“My role in society, or any artist’s or poet’s role, is to try and express what we all feel. Not to tell people how to feel. Not as a preacher, not as a leader, but as a reflection of us all.”
I asked John’s ghost to sit at my Round Table so he could just whisper this quote to me over and over as I work. Before I was whatever I am now, I was hell-bent on being a social justice preacher. I was in seminary. I wanted to turn over all the moneychangers’ tables in the temples of the entire world. I became so angry that I had to become an atheist for my own health. But I can fall back into it sometimes; religion is not a pre-requisite for self-righteousness it turns out. I can’t make people see things my way by telling them they have to, which is what a lot of blogs fall into. Art doesn’t work that way. Art might shock you, but it never bullies you. We probably wouldn’t still love John so much if “Imagine” had been called “You Stupid Idiots Are Ruining the World.”
“Cuz I’ve already suffered I want you to know God
I’m ridin on hell’s hot flames comin up from below.”
You might not know this name yet, but you should. Alex Ebert is the front man for the wildly jubilant ten-member band, Edward Sharpe & the Magnetic Zeros. I can’t really describe them to you. You just have to listen. Better yet, go to a show. It’s surreal. It might be the most joyful thing that ever happens to you. There’s a 100% chance of happy tears, often from the band members. When I saw them perform at last year’s ACL Fest, Ebert openly wept as he thanked the audience for being there. But someone who gives and experiences such joy can only appreciate that joy if he’s had a dark past. Part of Edward Sharpe’s appeal comes from Ebert’s own back story. He was in a band called Ima Robot, doing pretty well with it, when he realized his life had no meaning. He was heavy into drugs. So he quit the band and spent a year sequestered in his apartment, putting himself through rehab. When he emerged, he met a fellow singer named Jade Castrinos in a coffee shop. They began making playful music together. They invited their friends. The Magnetic Zeros were born. It’s a true Phoenix from the ashes story, and a hero’s journey if I ever heard one. Knowing it makes every note they play that much sweeter to the ears.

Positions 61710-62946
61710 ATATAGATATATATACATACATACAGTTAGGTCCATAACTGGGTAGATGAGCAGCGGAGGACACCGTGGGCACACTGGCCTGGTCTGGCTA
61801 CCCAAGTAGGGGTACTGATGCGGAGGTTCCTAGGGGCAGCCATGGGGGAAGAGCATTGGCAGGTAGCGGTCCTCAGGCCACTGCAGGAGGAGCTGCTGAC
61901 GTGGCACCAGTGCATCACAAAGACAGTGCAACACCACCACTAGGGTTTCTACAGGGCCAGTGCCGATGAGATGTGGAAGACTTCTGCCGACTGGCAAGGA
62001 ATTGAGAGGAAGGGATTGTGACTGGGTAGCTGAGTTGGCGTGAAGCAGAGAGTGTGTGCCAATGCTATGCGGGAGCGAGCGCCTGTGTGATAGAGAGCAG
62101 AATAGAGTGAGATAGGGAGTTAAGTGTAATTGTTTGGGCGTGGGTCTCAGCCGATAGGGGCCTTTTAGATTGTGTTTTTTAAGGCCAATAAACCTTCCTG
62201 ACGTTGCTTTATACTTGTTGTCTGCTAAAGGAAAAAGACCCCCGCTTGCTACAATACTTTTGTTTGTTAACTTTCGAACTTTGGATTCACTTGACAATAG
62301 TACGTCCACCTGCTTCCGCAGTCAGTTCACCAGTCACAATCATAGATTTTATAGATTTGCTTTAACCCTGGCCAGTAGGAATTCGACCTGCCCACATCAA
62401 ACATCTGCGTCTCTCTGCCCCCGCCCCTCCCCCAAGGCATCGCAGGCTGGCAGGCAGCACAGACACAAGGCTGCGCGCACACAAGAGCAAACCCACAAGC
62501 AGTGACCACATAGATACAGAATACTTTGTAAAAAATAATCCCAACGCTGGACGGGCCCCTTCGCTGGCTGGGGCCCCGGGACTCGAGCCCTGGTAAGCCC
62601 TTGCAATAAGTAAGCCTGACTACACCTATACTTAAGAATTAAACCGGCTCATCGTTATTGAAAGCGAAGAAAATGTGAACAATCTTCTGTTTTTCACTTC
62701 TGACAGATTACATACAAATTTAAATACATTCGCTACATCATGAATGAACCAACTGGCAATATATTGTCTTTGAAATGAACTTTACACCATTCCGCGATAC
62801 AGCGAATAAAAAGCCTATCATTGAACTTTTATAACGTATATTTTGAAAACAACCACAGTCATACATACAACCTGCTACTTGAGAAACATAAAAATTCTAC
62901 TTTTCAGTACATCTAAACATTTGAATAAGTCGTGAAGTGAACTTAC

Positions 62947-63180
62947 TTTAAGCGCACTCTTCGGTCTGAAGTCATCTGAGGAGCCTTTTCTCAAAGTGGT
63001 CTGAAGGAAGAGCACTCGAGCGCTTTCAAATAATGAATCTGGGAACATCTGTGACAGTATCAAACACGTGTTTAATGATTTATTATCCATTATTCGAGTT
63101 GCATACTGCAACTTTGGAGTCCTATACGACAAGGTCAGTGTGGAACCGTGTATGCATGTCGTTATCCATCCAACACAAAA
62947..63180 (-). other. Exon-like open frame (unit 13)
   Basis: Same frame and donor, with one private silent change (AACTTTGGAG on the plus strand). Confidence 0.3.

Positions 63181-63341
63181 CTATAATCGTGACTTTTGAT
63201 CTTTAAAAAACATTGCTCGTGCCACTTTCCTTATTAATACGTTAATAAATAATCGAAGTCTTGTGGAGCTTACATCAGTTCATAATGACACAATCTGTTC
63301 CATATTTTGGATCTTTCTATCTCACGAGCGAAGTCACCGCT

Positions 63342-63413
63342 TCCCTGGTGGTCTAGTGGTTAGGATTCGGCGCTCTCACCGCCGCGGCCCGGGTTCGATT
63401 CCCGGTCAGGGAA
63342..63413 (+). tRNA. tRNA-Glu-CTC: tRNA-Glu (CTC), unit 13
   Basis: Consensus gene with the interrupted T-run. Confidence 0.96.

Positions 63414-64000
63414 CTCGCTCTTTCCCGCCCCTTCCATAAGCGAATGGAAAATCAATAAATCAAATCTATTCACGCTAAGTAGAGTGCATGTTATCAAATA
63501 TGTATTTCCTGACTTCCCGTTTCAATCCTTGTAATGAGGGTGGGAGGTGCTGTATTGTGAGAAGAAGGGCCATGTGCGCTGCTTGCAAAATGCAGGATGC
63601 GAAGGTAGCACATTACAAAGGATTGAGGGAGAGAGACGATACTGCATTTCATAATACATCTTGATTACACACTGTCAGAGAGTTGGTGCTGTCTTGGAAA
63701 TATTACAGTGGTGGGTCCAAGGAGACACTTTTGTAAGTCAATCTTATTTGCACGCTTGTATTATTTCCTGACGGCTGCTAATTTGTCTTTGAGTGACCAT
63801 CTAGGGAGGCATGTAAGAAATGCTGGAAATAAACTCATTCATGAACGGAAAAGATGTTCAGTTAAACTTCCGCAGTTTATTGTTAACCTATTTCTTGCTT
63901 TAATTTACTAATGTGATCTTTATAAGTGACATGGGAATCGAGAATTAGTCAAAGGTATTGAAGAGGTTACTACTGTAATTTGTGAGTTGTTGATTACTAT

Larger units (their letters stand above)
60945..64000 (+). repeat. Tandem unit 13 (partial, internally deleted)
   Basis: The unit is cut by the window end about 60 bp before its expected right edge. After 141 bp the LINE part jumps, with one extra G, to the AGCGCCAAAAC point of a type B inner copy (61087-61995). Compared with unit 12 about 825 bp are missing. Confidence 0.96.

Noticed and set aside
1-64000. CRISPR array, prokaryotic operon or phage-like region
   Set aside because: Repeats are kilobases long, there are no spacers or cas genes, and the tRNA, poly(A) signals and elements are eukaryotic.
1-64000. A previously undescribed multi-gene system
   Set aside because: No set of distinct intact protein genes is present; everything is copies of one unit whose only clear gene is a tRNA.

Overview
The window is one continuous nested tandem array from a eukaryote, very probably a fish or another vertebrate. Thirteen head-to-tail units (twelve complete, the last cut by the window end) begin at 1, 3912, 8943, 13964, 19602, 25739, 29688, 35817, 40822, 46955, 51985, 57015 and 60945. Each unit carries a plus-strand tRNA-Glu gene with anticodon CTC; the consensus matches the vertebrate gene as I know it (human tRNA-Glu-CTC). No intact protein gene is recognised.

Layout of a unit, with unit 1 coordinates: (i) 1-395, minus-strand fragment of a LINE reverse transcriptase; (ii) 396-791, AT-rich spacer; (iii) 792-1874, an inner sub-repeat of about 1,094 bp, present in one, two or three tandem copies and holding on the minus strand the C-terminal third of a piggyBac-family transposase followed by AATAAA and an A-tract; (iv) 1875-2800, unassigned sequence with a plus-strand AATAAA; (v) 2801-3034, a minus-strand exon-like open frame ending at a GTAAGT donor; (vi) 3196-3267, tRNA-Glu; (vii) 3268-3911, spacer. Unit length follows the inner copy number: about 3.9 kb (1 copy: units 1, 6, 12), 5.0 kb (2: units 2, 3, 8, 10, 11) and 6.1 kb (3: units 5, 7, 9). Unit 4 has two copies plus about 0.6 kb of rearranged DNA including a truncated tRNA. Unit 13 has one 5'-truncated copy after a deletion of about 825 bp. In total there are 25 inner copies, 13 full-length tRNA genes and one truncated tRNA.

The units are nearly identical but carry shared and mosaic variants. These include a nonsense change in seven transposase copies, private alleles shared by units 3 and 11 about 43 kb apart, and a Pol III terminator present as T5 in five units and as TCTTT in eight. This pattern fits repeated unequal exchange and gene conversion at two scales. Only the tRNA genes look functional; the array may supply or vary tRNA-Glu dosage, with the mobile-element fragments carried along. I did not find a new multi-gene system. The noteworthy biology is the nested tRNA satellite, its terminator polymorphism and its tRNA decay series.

“Nature is cruel, but we don’t have to be.”
There are a lot of reasons for Temple Grandin to be anyone’s hero, but for me, it boils down to meat. I can’t eat vegetables, and I can’t eat fruit. A lot of people assume I’m just picky, but they’ve never seen me try to eat my fruits or veggies. I don’t wish that sight on anyone. Maybe I really am a werewolf. Or maybe I’m vaguely autistic with an inexplicable sensory aversion to the flesh of 99% of plants. I don’t know. I just know that meat isn’t a choice for me. And because of Temple Grandin’s tireless work for the more human treatment of livestock destined for human consumption, I don’t have to feel quite as bad about that. I’m an animal. I eat other animals. Life feeds on death. You can’t hide from that fact. But you shouldn’t revel in it either. It’s a sacred mystery to be treated with respect. While you’ll never hear Temple talk in such flowery, philosophical terms, this truth pervades all of the work that she has done to ensure our food source comes to us with as little fear and pain as possible. The system will never be perfect, but it could always be worse. As an animal-lover and animal-eater, I value Temple for her willingness to fight for the voices of the damned. I sure don’t want to go in there.
There is no quote for Thomas Andrews like the others. This is because he was a quiet and unassuming man, not prone to giving sound bites to the media of his day. He was an extraordinarily intelligent man to be sure. He was a devoted husband and father to one little girl. But he never wrote a book or a song or a poem to draw a quote from. Instead, he built a ship. You may have heard of it. Thomas Andrews designed the Titanic. He, of course, took some flak for this when all was said and done. Bad design, they would say. They being the men who changed the design to better accommodate their first-class passengers, right down to refusing to carry enough lifeboats for every passenger on board lest the first-class passengers complain about their lack of a good view. But Andrews never knew any of this. He was at the bottom of the Atlantic with his ship. He had fought hard for those extra lifeboats to be installed, but when they weren’t, and when the time came to use what precious few they had, he refused to get in one while the man responsible for the travesty quietly slipped into a half-empty boat and rowed away. Life is unfair. Life is ironic. Sometimes you do everything right, only to be called upon to do one more right thing than you would really like to do. This is the mark of any true hero; the dignity, grace, and courage to do “one more right thing” even if it hurts.